return True if re.match(pattern, s) else False
>>> matches("[a-zA-Z]+", "hello")

>>> matches("[A-Za-z_][A-Za-z_0-9]*", "__init__") #this is a proper identifier regex for python

>>> matches("[A-Za-z_][A-Za-z_0-9]*", "0imanidentifier")

>>> matches("aa+b", "ab")

>>> matches("aa+b", "aaaaab")

>>> matches("aa*b", "ab")

>>> matches("a[bcd]?bc", "abcbcd")

We aren't going to test you on the more complicated elements of regular expressions. This is just supposed to be an introduction to them. For more information (if you're interested in this), here are some interesting and/or useful links:

Calc: our first interpreter!


We're beginning our journey onto the world of interpreters! You may have seen an interpreter before. (Hint: that thing you've been running all of your Python in? Yeah, that's an interpreter). In fact, the Python interpreter we've been using all semester long is really nothing but a program, albeit a very complex one. You can think of it as a program that takes strings as input and produces their evaluated result as output.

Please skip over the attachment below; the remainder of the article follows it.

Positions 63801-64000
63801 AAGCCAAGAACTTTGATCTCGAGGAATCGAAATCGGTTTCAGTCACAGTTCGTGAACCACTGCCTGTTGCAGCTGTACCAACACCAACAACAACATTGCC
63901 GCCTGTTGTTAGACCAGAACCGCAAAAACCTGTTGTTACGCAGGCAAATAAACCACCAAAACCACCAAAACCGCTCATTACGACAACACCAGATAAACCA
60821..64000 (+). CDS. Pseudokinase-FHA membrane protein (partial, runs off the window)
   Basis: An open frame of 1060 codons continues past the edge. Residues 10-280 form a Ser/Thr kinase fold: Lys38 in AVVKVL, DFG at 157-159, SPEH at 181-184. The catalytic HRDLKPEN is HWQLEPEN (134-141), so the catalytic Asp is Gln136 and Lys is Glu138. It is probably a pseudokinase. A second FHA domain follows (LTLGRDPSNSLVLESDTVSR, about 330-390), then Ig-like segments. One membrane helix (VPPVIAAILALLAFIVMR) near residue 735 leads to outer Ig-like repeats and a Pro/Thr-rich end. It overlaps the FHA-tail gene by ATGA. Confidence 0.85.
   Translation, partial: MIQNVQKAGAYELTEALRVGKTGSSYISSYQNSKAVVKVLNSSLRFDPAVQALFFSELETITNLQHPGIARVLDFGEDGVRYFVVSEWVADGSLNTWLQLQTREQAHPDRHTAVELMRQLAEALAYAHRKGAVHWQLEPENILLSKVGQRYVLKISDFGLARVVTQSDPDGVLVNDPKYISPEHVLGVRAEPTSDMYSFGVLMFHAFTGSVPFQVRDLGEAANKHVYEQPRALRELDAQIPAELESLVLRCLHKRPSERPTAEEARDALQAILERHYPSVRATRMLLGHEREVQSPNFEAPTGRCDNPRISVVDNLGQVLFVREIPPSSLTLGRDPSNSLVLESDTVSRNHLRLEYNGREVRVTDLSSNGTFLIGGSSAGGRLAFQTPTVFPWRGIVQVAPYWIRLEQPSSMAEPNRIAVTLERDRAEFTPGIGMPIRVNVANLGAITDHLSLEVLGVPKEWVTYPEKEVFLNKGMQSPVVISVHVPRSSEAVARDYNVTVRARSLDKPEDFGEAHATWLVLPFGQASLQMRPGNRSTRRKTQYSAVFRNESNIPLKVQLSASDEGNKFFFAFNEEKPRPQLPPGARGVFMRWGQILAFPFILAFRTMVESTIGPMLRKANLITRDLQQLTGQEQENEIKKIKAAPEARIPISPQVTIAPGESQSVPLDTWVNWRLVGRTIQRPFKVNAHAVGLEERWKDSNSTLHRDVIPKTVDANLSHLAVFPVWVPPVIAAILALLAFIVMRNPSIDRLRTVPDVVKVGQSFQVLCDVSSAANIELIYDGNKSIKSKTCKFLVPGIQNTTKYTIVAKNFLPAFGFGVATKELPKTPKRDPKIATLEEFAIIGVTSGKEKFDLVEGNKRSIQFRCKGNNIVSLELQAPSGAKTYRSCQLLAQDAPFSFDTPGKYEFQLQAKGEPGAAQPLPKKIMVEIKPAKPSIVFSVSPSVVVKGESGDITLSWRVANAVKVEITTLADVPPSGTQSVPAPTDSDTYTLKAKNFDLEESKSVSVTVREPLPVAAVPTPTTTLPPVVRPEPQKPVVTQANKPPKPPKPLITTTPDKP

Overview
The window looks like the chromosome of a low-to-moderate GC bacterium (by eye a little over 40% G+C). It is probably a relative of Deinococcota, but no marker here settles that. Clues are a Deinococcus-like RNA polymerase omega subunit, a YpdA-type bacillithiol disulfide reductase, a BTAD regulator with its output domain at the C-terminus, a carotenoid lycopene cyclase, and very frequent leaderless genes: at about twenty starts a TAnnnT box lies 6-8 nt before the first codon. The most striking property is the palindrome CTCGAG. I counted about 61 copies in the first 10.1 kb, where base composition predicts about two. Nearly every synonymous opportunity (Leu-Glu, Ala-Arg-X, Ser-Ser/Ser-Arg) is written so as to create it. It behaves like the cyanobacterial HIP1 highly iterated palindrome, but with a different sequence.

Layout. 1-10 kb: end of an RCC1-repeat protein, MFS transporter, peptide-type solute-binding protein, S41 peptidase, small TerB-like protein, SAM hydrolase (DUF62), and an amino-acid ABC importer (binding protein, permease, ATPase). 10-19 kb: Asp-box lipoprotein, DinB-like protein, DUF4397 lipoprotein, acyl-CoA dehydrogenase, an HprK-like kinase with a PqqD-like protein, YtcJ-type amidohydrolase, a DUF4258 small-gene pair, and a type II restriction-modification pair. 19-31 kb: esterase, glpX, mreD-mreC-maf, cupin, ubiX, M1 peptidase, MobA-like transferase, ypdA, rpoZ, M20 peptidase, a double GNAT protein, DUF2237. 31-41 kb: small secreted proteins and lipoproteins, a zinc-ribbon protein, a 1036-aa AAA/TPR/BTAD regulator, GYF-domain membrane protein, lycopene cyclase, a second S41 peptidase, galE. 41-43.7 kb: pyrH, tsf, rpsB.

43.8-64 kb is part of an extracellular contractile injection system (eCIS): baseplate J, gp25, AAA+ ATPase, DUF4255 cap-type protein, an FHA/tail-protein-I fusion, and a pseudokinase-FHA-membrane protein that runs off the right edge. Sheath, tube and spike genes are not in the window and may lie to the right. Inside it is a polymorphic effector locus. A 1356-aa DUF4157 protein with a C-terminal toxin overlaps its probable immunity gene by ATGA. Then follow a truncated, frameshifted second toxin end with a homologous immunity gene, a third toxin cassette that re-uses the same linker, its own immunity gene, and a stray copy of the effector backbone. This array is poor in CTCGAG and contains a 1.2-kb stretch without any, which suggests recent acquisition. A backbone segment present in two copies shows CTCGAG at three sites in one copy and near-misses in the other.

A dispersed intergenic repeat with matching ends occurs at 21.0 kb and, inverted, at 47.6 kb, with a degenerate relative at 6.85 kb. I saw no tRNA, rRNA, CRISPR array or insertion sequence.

There's nothing magical about interpreters, though! They're programs, just like the one's you've been writing throughout the entire semester. In fact, it's possible to write a Python interpreter in Python; PyPy is proof of that. However, because Python is a complex language, writing an interpreter for it would be a very daunting project. Instead, we'll play around with an interpreter for a calculator language.

In lecture, you were introduced to our first interpreter program, calc, which acts as a simple calculator. You can copy the code to your current directory by running the following in your terminal:

cp ~cs61a/public_html/fa12/labs/lab12/*.py .

You can also find the code in a zip file here. You can try running calc by running this command in the terminal:

python3 calc.py